Ursula Von der Leyen: a portrait (part I)

Everything seemed to be clear. In the run-up to the European elections 2019, both the European Parliament (EP) and the Commission agreed that the lead-candidate of the winning party should after the election also be elected as the new President of the Commission. But as it happens so often, things looked different as soon as the election results were there.


While the European People’s Party (EPP) with their Spitzenkandidat Manfred Weber became the strongest party, only the European Council has the right to propose a candidate for a vote of confirmation in the EP. After some negotiations the heads of the European governments found themselves unable to find a qualified majority for any of the proposed candidates, raising doubts about the usefulness of lead-candidates in the first place and anger among members of parliament. However, they ultimately agreed on a candidate that came as unexpected to many: Ursula Gertrud Von der Leyen.


Because of her rather rapid entrance on the international stage I would like to review her background to allow you to get a better idea of what to expect from her as the new President of the European Commission. This portrait is split into two parts: this first one, focussing on her political career so far, and a second one discussing what to expect from her as President of the Commission.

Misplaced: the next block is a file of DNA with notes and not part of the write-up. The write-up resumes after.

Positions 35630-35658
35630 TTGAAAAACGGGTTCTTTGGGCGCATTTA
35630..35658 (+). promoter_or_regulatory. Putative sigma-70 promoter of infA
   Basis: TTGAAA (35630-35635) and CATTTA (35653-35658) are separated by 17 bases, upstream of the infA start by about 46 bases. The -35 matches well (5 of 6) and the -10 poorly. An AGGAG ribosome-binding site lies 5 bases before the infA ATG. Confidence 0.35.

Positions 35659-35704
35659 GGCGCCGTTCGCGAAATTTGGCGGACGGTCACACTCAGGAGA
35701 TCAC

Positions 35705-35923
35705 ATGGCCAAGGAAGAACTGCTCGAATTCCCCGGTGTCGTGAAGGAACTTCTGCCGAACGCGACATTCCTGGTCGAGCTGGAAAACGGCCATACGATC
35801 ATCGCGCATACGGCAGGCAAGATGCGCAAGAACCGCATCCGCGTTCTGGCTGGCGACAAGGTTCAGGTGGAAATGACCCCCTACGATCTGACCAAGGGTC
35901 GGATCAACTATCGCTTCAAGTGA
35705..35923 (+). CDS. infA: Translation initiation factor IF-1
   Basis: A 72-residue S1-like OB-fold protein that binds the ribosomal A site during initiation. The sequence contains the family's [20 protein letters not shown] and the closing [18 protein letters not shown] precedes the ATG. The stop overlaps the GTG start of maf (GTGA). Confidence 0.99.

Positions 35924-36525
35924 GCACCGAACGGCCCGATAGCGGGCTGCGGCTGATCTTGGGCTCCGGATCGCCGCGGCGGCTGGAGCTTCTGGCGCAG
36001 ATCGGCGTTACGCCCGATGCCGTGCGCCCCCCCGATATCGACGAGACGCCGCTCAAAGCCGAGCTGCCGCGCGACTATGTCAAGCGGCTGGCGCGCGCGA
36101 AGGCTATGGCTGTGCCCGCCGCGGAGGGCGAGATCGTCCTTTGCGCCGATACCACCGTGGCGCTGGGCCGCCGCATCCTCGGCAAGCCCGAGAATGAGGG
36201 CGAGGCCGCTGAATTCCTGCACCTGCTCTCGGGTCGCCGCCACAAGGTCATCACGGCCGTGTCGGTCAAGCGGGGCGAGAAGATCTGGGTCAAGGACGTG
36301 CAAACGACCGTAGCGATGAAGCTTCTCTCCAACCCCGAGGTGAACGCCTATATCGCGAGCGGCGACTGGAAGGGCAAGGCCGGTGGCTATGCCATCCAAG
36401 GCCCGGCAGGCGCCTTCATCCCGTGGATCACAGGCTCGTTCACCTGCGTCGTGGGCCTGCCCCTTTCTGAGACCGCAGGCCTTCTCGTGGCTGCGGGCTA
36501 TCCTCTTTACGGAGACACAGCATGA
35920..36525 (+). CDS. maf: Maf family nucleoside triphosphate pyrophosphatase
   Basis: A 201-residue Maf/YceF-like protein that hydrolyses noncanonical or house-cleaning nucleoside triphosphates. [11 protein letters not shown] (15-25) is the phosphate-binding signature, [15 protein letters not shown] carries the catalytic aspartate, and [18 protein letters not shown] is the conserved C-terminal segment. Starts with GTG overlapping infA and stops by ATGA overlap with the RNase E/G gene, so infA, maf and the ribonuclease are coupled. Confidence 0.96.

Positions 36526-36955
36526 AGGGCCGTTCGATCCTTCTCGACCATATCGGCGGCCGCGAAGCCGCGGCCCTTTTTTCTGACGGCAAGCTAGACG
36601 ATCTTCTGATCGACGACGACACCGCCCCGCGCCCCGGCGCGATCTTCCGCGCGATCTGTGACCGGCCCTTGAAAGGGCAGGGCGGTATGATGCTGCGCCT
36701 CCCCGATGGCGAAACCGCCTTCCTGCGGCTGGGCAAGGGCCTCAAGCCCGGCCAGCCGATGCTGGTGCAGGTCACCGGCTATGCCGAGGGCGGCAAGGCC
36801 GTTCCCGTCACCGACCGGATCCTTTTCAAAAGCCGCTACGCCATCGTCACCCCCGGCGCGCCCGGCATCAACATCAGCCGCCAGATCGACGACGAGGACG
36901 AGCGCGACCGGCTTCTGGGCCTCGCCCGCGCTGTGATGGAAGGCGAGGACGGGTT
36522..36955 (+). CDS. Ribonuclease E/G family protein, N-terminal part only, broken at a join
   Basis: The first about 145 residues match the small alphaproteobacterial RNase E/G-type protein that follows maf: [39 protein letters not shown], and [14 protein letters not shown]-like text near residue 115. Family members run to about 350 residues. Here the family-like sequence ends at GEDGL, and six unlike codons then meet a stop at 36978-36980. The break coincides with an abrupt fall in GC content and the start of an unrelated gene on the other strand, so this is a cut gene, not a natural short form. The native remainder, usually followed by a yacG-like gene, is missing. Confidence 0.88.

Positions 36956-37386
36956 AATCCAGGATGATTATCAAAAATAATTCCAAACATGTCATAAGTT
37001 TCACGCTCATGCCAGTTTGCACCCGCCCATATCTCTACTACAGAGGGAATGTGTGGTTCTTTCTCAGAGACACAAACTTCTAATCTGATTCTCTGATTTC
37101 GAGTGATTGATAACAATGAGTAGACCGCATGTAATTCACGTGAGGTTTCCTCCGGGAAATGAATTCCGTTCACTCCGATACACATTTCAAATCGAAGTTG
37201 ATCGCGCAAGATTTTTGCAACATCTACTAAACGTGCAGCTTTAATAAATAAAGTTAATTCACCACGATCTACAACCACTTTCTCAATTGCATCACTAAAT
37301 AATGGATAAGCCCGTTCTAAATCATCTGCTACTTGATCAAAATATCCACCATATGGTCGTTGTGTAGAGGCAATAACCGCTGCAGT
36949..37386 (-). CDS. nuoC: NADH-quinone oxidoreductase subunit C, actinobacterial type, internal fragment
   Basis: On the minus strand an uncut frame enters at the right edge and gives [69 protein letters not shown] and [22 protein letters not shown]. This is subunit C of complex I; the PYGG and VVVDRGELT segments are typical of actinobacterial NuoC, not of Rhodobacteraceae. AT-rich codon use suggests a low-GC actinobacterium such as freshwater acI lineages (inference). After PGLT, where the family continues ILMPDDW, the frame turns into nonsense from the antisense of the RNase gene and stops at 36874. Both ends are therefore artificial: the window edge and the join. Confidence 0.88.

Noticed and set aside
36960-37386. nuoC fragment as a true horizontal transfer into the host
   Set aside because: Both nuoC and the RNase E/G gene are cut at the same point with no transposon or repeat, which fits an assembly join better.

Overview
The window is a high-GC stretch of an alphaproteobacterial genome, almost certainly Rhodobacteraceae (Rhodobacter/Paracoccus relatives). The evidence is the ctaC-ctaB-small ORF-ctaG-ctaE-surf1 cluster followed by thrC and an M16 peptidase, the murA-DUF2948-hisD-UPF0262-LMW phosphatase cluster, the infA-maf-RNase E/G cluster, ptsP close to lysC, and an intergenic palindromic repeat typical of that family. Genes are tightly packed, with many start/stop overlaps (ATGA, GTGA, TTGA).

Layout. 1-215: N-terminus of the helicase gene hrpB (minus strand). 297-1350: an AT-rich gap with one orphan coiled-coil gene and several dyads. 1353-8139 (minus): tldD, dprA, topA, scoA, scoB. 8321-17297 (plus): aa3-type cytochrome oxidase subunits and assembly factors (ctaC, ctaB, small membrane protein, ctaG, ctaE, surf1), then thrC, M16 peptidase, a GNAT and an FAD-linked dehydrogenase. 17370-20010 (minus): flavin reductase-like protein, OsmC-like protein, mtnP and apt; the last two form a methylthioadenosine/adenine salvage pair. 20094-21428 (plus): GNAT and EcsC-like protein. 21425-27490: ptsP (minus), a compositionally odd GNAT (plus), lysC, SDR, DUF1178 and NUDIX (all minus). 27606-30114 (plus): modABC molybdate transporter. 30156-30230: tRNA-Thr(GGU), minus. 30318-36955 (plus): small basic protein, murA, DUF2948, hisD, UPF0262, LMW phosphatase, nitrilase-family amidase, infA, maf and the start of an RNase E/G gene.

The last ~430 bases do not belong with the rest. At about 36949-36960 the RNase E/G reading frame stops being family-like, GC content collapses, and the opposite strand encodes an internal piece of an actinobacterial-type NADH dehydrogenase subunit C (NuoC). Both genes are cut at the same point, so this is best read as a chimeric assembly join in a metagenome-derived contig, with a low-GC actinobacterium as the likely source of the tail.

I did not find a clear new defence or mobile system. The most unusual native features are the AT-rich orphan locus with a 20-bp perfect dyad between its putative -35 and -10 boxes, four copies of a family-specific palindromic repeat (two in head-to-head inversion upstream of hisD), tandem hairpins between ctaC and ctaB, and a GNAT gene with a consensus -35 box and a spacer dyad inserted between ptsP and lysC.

Born this way

Born in 1958 and raised in Brussels as the daughter of one of the first European civil servants, Von der Leyen was able to portray herself as a European rather than German candidate. Back in July when she presented herself before the European Parliament, she held her speech in German, English and French. Although ultimately unnecessary due to simultaneous translation in the Parliament, this move underlined her efforts to address the fear of a Europe dominated by German interests. In the speech outlining her policy goals Von der Leyen also revealed another thing about herself: she is an ambitious person in every aspect of life. Before entering politics, she studied medicine in the UK as well as in the US and ultimately obtained a doctoral degree. She entered politics and became a member of the christian-democrat party CDU (Christlich Demokratische Union) in 1990.